Saturday, September 28, 2013

Science and Orgasms

If there is anything that Tantra is popularly known for, it's bigger and better orgasms.  We love orgasms, but what are they?  How do they happen?  And what makes some of them different from the others?

Before we go into the science of Tantra, I think it would be helpful to answer some of these questions, particularly to describe the different types of orgasms and to take a look at the physiology of the male and female orgasm.

Fortunately, some pioneers have been here before us.  Alfred Kinsey, in his pioneer studies of sexuality (Sexual Behavior in the Human Male, 1948, and Sexual Behavior in the Human Female, 1953), and William Masters and Virginia Johnson, in their hugely influential study, Human Sexual Response, 1966, laid the groundwork by documenting and making the public aware for the first time of the range of different phenomena known by the word “orgasm.”  And William Hartman and Marilyn Fithian studied multi-orgasmic men and women in the laboratory in the 1970s and 1980s, extensively documenting these phenomena for the first time.

Orgasm Basics

Wikipedia provides a good paraphrase of the general scientific definition of an orgasm:  “The sudden discharge of accumulated sexual tension during the sexual response cycle, resulting in rhythmic muscular contractions in the pelvic region characterized by sexual pleasure. Experienced by males and females, orgasms are controlled by the involuntary or autonomic nervous system. They are often associated with other involuntary actions, including muscular spasms in multiple areas of the body, a general euphoric sensation and, frequently, body movements and vocalizations are expressed.”

Most people discussing the sexual arousal process follow Masters and Johnson’s four-phase description of the physical symptoms:

Excitement phase:  increased heart rate, respiration rate, and blood pressure; tumescence (in varying degrees) of nipples and genitals; possible initial flushing.
Plateau phase:  further increases in circulation, heart rate, and tumescence, normally including full erection of the penis or clitoris; increased flushing (if present); male urethral sphincter closes off the connection to the bladder; both sexes produce genital fluids.
Orgasmic phase:  Heart rate peaks, usually around 120 beats per minute or more; rapid muscular contractions in the pelvic muscles surrounding the genitals and anus; female may have contractions in vagina or uterus; male usually has ejaculatory contractions of the urethra, prostate, and associated areas; other muscles may spasm; vocal cries may occur.
Resolution phase:  detumescence; lowering of blood pressure, heart rate, and respiration; relaxation of tensed muscles; fading of flush.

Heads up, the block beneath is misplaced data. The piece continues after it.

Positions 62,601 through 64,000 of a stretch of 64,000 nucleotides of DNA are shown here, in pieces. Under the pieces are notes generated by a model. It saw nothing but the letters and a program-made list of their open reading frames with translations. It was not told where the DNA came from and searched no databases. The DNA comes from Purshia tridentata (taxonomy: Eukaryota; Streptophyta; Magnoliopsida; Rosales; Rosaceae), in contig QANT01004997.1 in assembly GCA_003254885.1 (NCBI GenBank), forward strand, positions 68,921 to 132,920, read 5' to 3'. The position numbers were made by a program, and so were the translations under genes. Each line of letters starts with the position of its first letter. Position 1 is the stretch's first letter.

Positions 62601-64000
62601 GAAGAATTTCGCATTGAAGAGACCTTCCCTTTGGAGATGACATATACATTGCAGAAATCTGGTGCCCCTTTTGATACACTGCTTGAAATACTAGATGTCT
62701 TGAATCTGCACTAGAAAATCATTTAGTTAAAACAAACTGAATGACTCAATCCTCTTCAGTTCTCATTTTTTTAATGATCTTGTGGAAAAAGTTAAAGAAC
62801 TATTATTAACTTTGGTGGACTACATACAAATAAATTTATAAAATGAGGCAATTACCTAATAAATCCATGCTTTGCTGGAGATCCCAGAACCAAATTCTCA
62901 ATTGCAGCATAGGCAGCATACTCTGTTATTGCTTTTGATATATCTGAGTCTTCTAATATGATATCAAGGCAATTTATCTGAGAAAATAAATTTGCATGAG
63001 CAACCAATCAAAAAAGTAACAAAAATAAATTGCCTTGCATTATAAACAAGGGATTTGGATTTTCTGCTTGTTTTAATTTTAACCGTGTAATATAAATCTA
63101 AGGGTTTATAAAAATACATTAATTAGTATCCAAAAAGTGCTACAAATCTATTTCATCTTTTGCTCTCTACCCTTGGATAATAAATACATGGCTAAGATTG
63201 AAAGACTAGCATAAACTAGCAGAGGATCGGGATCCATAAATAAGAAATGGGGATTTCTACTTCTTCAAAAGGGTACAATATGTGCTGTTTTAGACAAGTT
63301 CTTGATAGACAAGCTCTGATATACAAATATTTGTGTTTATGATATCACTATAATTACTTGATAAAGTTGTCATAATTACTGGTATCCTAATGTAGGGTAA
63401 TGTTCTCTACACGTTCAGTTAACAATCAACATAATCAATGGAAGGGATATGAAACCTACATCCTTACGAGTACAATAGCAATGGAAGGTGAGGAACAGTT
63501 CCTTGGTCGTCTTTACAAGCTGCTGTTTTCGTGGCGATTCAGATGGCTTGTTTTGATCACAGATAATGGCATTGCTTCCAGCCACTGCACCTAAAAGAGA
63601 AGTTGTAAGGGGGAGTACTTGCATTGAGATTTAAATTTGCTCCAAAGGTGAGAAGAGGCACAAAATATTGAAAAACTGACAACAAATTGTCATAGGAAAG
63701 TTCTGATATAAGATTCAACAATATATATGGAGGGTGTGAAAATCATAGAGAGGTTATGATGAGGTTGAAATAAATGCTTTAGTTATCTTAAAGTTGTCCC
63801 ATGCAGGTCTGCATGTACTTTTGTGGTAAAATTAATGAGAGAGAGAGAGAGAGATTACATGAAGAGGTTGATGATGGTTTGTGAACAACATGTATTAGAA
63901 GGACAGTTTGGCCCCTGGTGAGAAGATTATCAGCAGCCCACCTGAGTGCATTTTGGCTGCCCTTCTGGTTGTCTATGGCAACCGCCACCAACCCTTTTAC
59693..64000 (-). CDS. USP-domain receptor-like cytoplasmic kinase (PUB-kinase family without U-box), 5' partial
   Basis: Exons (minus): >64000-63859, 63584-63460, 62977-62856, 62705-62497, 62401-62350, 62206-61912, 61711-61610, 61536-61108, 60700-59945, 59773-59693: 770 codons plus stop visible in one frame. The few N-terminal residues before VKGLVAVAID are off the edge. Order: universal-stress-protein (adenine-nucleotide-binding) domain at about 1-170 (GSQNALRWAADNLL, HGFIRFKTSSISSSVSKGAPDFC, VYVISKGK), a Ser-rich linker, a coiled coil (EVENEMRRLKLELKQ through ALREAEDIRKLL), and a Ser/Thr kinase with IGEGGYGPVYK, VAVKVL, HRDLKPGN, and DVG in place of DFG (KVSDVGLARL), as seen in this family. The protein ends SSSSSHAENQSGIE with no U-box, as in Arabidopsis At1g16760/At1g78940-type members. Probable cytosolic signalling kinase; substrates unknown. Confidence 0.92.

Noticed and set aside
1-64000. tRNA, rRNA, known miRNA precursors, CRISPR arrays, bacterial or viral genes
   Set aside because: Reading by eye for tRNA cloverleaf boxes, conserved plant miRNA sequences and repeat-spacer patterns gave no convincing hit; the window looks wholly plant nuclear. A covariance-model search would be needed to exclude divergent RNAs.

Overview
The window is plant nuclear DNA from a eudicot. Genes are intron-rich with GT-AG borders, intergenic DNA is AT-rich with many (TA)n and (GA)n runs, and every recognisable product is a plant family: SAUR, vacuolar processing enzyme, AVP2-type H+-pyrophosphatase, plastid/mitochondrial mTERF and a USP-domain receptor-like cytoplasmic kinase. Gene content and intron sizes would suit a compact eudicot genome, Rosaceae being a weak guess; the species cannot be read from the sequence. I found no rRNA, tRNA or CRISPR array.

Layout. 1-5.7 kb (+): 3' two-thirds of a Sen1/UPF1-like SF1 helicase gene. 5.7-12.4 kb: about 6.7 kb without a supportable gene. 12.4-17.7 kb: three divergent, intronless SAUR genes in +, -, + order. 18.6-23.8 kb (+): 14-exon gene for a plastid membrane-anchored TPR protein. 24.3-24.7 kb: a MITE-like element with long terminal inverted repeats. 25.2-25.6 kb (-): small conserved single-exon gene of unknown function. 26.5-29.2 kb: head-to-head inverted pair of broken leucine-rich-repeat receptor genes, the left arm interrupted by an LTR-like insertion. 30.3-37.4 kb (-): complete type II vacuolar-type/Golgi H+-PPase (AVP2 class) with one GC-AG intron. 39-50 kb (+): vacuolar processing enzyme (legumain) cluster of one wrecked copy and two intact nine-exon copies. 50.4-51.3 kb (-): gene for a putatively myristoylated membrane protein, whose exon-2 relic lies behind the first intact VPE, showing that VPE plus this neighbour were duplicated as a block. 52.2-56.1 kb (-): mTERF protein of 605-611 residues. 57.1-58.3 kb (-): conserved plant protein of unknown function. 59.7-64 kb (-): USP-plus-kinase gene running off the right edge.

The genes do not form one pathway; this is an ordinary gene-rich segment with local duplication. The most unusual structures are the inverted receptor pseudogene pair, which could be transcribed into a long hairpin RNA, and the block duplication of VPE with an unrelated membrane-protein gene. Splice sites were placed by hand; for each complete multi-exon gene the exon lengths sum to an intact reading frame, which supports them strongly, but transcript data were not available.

To these physical events, we can now add a cascade of chemical events that help trigger and control the physical ones.  We’ll discuss the biochemistry of sex and orgasm in more detail in later posts.

In discussions of Tantra, we generally lump the first two phases together into one long “arousal phase,” paying careful attention to the degree of arousal throughout.  Instead of splitting it into just two parts, we think of the arousal phase as a long curve that may have multiple ups and downs over time before reaching its final peak.

We also often refer to “the pre-orgasmic phase” or “the point of no return,” as if it were a separate (very brief) phase between arousal and orgasm.  Although many authors describe it as being the very last part of the arousal process, it’s important to realize that this is actually the first part of the orgasmic phase.  What we are feeling at that point is the onset of the orgasm in the brain and the nervous system, which actually precedes the physical symptoms of orgasm by several seconds.  You’re at “the point of no return” because in reality the orgasm has already begun. 

Understanding this is especially important for men who are trying to learn to have an orgasm without ejaculation.  As I’ll describe later, paying attention during the one to three seconds between the onset of the orgasm (“the point of no return”) and the start of ejaculation can help a man learn the difference between the two.

Extending the Arousal Phase

A key point that is not often recognized, but has been well documented and is critical to understanding Tantric sex:  extending the duration of the arousal (or “plateau”) phase increases the duration and intensity of the orgasm and may significantly change the way the orgasm is perceived.

During the three to ten minutes of the typical sex act, only the immediate genital tissues are involved and there is little opportunity for anything but the most basic events leading up to orgasm.  During the 30 to 60 minutes of a typical Tantric massage or a typical yab-yum/maithuna session, however, there is an opportunity for tumescence and hormonal saturation to occur in many other areas of the body, including the anal and pelvic regions adjacent to the genitals and extending with time to other areas, including the abdomen, breasts, chest, skin, ears, lips, and more.

When orgasm finally does occur after a prolonged arousal phase, the release of sexual tension that occurs (and the accompanying rush of pleasure) then feels like it is coming from a much larger area of the body, as well as being much more intense. By consciously employing meditation and attention control as techniques for increasing the rate at which recruitment occurs, Tantric practitioners actually enhance this increase in orgasmic area and intensity even more.

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